Moon Owl

Owl of the Snow Moon,

Your feathers have fallen in quiet blessings.

I stand in the soft light of a thousand moonbeams as your spirit takes flight.

I ache for your song.


Just over a week ago, I got a call from both my aunt and my mom. An owl had fallen dead in my aunt’s yard.

I headed over with my six year old son, field guides in hand, ready to identify the species and for the chance to see a predatory bird up close, something you don’t exactly get to do every day. I asked my son if he wanted to see an owl up close, but that it had died. He was okay with it, so we continued on, not sure what to expect.

Carefully removing and cleaning feathers.

Its death was a mystery, there was only a little blood on one leg, we think we might have seen a puncture wound, perhaps a rattlesnake bite, but we couldn’t be sure. The blood may have come from falling, or prey, or? Nothing felt broken or out of sorts. It had fallen from the  roof, that much we could tell.

I was taken back by the emotion that came with seeing this magical creature with his light gone. We recognized it as Great Horned Owl and, even in death, this bird was remarkable. Just being there in its presence was a reverent experience.

My aunt gently cut and cleaned a few of its beautiful feathers for each family member to keep. It was a difficult decision for my little guy, which feather to choosingfeathers.jpgtake home, because they were all so pretty. We thanked the owl for its feather gifts and then went with my mom and aunt to collect some sage. My uncle began digging a small grave. My son asked if he could place the quartz rock he found in with the owl during the burial.

So there we were, five of us standing around a deep, yet small grave site, offering our quartz rock, our prayers, our thoughts, our quiet thanks for blessing our lives in such an unexpected, yet profound way, and our handfuls of dirt, each an effort to honor this owl’s life. Then my son asked if we could please draw a picture in the dirt on top of it…including my aunt’s dog, who he wanted to have her paw print in the dirt over the owl. She wouldn’t cooperate, so he jefferyfeather.jpgdrew one instead. We stood back for one more farewell and admired our little earthen intaglios marking the owl’s final, physical resting place.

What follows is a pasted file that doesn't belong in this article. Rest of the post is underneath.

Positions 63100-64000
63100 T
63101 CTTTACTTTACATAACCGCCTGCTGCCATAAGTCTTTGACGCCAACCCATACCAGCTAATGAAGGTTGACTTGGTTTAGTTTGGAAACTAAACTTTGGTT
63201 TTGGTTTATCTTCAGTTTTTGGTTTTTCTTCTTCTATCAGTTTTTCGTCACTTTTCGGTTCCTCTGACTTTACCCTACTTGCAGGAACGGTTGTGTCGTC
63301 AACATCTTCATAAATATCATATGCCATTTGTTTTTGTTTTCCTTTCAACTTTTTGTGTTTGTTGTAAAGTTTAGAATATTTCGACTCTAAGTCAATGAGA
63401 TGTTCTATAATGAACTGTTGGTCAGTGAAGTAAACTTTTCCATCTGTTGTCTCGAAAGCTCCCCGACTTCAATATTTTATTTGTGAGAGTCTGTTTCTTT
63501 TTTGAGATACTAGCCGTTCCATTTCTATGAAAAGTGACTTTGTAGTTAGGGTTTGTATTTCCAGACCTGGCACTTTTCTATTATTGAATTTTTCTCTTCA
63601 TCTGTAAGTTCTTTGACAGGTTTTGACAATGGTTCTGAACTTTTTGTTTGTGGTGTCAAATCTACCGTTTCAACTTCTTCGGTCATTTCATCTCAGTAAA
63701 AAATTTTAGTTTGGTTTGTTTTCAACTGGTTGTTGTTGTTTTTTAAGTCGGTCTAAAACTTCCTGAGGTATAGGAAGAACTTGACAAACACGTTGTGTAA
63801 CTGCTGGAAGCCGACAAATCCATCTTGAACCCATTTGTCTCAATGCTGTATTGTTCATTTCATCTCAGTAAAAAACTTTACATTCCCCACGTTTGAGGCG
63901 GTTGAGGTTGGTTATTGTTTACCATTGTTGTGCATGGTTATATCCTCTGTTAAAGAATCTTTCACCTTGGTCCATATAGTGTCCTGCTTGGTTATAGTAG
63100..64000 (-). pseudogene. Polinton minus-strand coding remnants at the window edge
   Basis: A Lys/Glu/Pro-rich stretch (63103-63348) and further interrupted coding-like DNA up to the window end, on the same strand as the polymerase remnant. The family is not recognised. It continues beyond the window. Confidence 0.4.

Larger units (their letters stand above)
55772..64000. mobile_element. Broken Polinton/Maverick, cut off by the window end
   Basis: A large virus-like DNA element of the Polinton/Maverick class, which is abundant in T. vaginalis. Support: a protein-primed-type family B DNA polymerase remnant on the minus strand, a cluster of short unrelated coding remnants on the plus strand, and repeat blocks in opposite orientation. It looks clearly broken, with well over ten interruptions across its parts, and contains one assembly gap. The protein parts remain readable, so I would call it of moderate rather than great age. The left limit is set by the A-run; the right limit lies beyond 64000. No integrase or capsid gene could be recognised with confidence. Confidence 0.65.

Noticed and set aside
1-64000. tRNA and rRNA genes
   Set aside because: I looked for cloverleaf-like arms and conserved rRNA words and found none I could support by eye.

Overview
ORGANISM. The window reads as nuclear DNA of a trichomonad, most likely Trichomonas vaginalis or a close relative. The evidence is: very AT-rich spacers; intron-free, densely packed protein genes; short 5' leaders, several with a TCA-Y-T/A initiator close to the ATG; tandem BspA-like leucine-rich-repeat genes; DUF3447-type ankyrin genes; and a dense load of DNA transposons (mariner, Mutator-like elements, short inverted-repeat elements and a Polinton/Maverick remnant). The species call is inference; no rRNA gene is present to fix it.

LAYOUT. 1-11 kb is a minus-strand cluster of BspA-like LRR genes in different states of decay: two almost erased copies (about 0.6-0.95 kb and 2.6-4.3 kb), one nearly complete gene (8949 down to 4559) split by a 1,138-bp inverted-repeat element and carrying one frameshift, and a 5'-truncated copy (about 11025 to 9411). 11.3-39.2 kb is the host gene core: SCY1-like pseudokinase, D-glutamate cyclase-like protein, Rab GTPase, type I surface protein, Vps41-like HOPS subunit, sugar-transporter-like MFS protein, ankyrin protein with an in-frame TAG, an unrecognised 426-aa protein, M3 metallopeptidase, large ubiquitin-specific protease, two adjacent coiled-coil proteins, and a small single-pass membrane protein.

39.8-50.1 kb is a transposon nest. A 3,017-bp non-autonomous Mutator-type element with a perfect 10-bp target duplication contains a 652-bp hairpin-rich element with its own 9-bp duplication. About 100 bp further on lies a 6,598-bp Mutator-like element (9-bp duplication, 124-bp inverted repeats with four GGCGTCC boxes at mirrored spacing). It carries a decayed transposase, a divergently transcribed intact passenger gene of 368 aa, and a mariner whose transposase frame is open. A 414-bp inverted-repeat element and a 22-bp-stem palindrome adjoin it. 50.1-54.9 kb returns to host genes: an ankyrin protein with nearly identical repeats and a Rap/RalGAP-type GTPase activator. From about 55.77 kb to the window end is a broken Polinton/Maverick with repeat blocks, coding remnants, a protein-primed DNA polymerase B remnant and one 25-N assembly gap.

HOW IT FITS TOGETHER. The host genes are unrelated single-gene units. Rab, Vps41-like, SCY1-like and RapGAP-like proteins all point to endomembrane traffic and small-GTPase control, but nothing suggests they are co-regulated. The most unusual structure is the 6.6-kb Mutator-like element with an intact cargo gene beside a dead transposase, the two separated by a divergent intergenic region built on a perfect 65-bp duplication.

I was very thankful to my aunt and uncle that we could be a part of this special experience, burying this fellow creature…all of this happening on the day of the full moon. On the drive home my son and I recited many, many “Om mani padme hum’s” along with more thanks for the owl who blessed us during the full moon. The feather’s from our owl bathed in the moonlight on our dash.


Below are images of  “our” full moon Owl and information about owls that we learned more about, after getting to see one so close up.






This entry was published on March 8, 2013 at 12:03 AM. It’s filed under Poetry and tagged , , , , , . Bookmark the permalink. Follow any comments here with the RSS feed for this post.

10 thoughts on “Moon Owl

  1. wonderful story, and lovely new blog format Michelle..many blessings Krista


    • Thank you Krista! I’m intrigued by your Facebook note about the hawk on Winter Solstice, amazing…


      • David Salvatierra on said:

        I’m sorry so much goes public so often. For me, it was a very sensative and private time that is now a blog. Uncle David


      • Hi Uncle David,

        I’m so glad you took time to share your thoughts here. I wanted to address them here as well. I was saddened to realize you were bothered by my sharing of this profound experience in this way. The whole experience of the owl has continued to stay with me (as I imagine you too), and I was so very grateful to both you and Auntie for inviting us (especially Jeffery) to be there to honor such a beautiful creature—and in such a thoughtful way, as it truly deserved.

        I realize this was a personal experience for each of us, ending in a private ceremony. This owl inspired me in many ways, including writing (like the poem in the post too) which is one of the ways I am most comfortable expressing myself.